Why living off dividends still works for me – Tawcan

Why living off dividends still works for me – Tawcan

Passionate fans of this site know I’m a huge fan of dividend income, for many reasons:

  • The income received from our Canadian and U.S. stocks is real money; I do not have to hope for just stock price gains to fund our retirement. There will be tangible income I can spend without selling stock shares.
  • The dividend income earned inside our accounts helps me stick to an investing plan I believe in. This behavioural benefit is huge.  Sticking to any plan, especially one you believe in, will save you money in transaction costs and help you avoid poorly timed investment decisions.  Win-win.
  • I can control the portfolio turnover, not a fund manager I have to pay.
  • With my buy and hold and reinvest the dividends approach, I don’t have to pay a money management fee.
  • Dividend-growing companies tend to be solid performers, so you get dividends and capital gains over time.

Those are just some of the reasons I/we own dividend paying stocks – and we’ll continue to do so.

This means my dream to live off dividends remains alive and well!

My Own Advisor DRIPping

A similar dream exists for many other dividend investors I know, even though other investors disagree with our dividend investing philosophies and approaches:

“The trouble with a “live off the dividends” approach is that I’d have to save too much in order to create my desired retirement income. For example, I’d need to save between $2.5M and $3M in order to generate $90,000 per year in dividend income. Alternatively, I could get the same $90,000 per year by simply withdrawing from a portfolio of $1.45M (assuming 5% annual growth and the portfolio lasts 30 years).”

The debates associated with focusing on income from your portfolio vs. a total return/draw down approach with a mix of stocks and bonds will rage on I’m sure – but I know what I’m focusing on in the coming years.

Other investors and bloggers are taking a similar approach:  Tawcan is one of them.

A few years ago, I asked Tawcan (Bob Lai) about his approach to live off the income generated from his portfolio eventually.

I wanted to catch up with Tawcan (and other bloggers I profiled back then) to see where they are at.

As part of this series, check out Tawcan’s updates below!

  1. Bob, what has changed since 2015 (since our post together)?  

Lots!

On the blogging front, I no longer blog anonymously. I revealed my true identity back in 2017 and have not looked back. I have had a few media opportunities thanks to the reveal. I also have gotten recognized in public, a funny & weird experience I have to say.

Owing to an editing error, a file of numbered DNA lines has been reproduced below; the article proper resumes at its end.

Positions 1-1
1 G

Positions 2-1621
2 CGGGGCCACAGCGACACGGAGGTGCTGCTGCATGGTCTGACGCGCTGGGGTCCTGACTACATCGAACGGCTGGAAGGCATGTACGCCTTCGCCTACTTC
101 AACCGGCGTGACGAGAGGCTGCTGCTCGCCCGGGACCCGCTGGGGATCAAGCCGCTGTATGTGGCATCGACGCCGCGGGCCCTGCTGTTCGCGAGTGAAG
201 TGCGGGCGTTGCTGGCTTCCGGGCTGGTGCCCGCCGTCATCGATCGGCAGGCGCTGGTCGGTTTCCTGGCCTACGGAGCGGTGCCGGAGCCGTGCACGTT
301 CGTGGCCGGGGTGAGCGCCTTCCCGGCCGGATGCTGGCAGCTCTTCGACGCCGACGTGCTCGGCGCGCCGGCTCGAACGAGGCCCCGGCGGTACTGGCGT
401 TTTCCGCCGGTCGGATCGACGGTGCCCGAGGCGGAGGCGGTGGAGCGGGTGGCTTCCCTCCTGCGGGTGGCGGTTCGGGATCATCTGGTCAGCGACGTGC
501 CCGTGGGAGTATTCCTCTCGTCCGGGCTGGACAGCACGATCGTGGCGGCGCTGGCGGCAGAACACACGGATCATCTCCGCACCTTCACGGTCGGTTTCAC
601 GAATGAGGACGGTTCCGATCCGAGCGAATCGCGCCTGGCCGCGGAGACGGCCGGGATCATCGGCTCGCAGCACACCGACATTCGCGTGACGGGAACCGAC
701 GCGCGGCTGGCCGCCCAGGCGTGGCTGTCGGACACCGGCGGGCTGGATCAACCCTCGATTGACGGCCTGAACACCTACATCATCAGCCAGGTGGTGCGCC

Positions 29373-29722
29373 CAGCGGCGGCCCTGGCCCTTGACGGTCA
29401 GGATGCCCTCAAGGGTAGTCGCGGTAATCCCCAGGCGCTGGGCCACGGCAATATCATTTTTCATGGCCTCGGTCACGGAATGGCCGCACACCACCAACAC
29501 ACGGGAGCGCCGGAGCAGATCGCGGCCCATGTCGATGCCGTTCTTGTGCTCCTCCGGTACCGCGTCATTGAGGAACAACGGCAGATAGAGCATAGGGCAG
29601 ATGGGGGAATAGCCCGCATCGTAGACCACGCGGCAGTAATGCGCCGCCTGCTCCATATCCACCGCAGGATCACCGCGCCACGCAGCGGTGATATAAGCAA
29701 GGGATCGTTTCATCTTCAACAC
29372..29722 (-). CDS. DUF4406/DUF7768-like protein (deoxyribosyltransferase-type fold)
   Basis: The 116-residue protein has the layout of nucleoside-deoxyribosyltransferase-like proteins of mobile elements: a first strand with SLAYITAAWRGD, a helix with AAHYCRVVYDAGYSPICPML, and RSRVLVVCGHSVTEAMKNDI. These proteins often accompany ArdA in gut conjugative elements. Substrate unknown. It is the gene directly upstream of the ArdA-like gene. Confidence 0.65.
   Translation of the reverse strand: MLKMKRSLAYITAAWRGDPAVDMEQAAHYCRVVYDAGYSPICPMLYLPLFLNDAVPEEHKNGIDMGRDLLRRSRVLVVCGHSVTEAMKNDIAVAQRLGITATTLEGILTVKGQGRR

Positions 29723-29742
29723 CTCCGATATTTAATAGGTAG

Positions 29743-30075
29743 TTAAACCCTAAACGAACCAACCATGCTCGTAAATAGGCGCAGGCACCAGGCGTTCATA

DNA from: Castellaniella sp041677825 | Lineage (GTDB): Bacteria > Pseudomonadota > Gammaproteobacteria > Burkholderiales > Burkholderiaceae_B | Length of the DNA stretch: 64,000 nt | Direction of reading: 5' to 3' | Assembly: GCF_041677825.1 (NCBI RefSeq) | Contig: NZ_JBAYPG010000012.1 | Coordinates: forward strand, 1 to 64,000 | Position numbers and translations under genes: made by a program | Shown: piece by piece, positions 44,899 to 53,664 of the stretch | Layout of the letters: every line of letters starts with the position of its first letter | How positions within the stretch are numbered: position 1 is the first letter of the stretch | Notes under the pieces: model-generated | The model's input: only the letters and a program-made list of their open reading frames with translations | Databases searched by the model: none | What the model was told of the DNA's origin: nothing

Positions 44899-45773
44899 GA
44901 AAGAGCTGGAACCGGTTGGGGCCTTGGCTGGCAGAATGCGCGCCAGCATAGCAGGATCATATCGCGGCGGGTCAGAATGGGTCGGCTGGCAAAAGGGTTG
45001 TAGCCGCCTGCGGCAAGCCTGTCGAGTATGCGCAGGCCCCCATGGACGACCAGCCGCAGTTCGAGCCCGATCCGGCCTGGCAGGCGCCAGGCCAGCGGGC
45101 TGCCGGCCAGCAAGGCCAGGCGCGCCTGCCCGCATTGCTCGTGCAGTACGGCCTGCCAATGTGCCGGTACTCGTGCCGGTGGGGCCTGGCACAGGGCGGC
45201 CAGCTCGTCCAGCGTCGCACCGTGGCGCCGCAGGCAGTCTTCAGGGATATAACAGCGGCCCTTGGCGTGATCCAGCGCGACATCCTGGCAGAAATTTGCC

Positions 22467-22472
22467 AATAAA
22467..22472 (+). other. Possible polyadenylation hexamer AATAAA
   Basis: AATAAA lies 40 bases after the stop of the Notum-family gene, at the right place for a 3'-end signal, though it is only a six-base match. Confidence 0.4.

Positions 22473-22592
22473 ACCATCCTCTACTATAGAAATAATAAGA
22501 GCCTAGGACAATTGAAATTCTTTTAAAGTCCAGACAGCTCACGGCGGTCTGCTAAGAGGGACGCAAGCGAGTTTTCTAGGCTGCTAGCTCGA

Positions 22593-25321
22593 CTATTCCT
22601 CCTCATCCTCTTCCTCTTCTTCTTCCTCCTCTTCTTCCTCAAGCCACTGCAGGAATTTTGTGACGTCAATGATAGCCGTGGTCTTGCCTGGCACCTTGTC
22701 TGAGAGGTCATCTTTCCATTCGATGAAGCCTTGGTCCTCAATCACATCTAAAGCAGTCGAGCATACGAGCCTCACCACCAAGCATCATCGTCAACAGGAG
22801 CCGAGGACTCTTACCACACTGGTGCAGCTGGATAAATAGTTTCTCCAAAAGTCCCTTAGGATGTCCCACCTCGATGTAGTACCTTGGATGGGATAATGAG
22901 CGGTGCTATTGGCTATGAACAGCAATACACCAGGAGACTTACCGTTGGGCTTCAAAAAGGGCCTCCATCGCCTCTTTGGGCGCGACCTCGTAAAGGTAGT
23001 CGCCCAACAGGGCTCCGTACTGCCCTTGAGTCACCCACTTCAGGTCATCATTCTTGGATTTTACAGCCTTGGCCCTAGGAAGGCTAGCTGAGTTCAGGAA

On the personal front, life is busy.  We have two very energetic toddlers now.

On the financial front, we have been continuing with our investing strategy – like you Mark – max out TFSAs, RRSPs, and since we have kids we also max out RESPs each year before contributing our taxable accounts. This simple strategy but very aggressive saving strategy seems to be working as our dividend income went from slightly over $10,000 in 2015 to almost $19,000 in 2018 and our net worth has grown over that period too.

  1. How is your portfolio constructed now?  What do you own?  

Our portfolio is still constructed the same ways as it was in 2015, except we now own a few more individual dividend stocks.

We are currently investing in 63 dividend stocks and 2 index ETFs. Out of the 63 dividend stocks that we own, 22 of them are US-listed stocks and 41 are Canadian listed stocks. The 2 index ETFs that we hold are Vanguard Canada all cap (VCN.TO) and Vanguard Ex-Canada all cap (VXC.TO). We are utilizing the 2 index funds to improve diversification.

Some may say that having 63 individual dividend stocks is too many to manage. For the most part, we are on auto-pilot with these stocks as we DRIP new shares whenever we can or eligible so there’s very little day-to-day monitoring. I do agree that 63 is a large number but some of these stocks that we own were given due to company splits, so the number of shares we have are rather small. The commission fee for a sale would be a large percentage of the overall cost. Therefore, I decided to continue holding them for now.

We hold these dividend stocks and index ETFs in RRSPs, TFSAs, and taxable accounts. To avoid the 15% dividend withholding tax, we only hold US-listed dividend stocks in RRSPs. All REITs and income trusts are held in either TFSAs or RRSPs. Finally, we only own stocks that are considered as eligible dividends in our taxable accounts.

  1. How close are you to achieving your dividend income goal?  How much more to be invested and/or time will it take to realize your dividend income goal? 

Well, technically we can be financially independent if we really wanted to now, but we choose to delay it. We estimate that we would need $40,000 in dividend income to call ourselves financially independent. Given that we received close to $19,000 in 2018, we are almost halfway to achieving our dividend income goal. We estimate we should be able to hit the $40k target when we are in our early 40’s, or about 5 to 8 years.